Brother, can you spare some time?
WALPOLE, N.H. -- I pulled into the parking lot at 2:20 p.m.
Members of the Greater Falls Warming Shelter had planned a 3 p.m. training session for potential volunteers but I figured I should arrive a little early on Sunday, Jan. 13. The warming shelter is entering its fourth year as a safe haven for downon- their-luck locals who need a place to sleep at night and I thought it would be interesting to see how its volunteers are prepped.
The building at 23 Church St. was locked but seemed like a suitable habitat to provide people with a warm place to lay their heads. I wasn't waiting long Sunday before board member Barbara Ternes arrived to unlock the building. The structure's interior is well-worn but fit for occupancy. It offers 10 beds, with a partition to separate male and female guests, a unisex bathroom and a side room for volunteers to relax. A jigsaw puzzle in its early stages sat on a small table adjacent to rows of VHS tapes, which can be viewed on the television, and novels.
The red building has a storied history familiar to many Walpole residents. Board member Ann DiBernardo previously said the building - owned by Aurelius DiBernardo, a relative of hers, and Leo Howell - has previously been a church, a tae kwondo studio and a delicatessen known as Two Friends Deli, which was coowned by her sister-in-law.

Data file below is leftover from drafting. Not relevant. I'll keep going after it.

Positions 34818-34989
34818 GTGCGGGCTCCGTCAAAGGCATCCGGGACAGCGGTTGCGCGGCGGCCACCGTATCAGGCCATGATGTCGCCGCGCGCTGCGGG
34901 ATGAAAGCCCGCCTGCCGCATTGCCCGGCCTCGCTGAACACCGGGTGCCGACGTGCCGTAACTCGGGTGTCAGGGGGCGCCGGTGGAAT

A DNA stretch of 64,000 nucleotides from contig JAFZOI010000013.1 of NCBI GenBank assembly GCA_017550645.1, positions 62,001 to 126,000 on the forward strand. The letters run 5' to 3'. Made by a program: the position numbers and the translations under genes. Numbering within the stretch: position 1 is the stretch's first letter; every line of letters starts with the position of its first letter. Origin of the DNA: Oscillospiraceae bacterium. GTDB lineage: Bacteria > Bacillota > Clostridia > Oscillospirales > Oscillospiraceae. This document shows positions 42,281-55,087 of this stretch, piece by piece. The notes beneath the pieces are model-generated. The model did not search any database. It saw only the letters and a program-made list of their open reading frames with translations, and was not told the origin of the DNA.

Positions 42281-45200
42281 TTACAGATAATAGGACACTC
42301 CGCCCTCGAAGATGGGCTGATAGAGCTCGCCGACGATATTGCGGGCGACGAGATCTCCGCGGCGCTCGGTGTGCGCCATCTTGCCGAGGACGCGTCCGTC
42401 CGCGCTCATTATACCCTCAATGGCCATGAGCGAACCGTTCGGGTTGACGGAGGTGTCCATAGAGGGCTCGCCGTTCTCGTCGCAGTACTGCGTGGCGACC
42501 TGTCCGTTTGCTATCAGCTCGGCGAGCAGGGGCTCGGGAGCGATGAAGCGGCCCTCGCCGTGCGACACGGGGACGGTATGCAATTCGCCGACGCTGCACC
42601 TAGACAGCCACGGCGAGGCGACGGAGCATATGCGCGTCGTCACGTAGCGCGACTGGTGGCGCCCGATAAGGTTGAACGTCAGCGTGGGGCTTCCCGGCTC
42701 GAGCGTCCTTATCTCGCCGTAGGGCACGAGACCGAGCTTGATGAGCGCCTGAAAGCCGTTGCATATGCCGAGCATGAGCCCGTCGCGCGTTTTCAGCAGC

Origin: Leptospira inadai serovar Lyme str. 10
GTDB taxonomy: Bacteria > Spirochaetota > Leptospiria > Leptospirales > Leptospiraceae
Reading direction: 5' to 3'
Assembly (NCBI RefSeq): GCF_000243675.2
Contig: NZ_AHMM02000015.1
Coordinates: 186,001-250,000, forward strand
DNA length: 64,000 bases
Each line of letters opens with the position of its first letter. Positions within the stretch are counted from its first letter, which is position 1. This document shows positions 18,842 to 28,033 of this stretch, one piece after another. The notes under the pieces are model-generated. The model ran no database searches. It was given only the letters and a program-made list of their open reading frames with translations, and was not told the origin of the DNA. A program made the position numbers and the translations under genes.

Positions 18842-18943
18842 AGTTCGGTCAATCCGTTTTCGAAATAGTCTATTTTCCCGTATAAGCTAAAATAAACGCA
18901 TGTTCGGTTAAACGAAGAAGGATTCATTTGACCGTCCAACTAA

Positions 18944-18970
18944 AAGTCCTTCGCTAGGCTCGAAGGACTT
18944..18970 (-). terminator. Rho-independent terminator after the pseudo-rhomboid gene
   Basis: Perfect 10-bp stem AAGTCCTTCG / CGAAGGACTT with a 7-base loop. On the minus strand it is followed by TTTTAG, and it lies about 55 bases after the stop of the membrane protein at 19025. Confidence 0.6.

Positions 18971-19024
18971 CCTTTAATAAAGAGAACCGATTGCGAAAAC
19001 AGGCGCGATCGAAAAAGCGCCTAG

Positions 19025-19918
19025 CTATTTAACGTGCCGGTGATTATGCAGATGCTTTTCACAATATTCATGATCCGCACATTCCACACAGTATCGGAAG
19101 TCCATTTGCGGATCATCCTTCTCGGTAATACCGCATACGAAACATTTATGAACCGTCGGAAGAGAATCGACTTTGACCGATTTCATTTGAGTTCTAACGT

The Greater Falls Warming Shelter began calling the building home after being housed in three apartments in Gageville last year. It was based in the basement of Athens Pizza House Inc. for two winters before some issues prevented the shelter from using the basement for a third consecutive year. Louise Luring, chairwoman of the board of directors, had previously told me the new location is less than ideal but still adequate for its purpose.
The board of directors decided in the spring not to appeal a decision to the environmental court of its local zoning board regarding a facility. Luring said the board of directors was looking for a permanent permit to operate in the basement of Athens Pizza but withdrew its appeal after not receiving satisfactory support from the restaurant's owner, Rich Senerchia.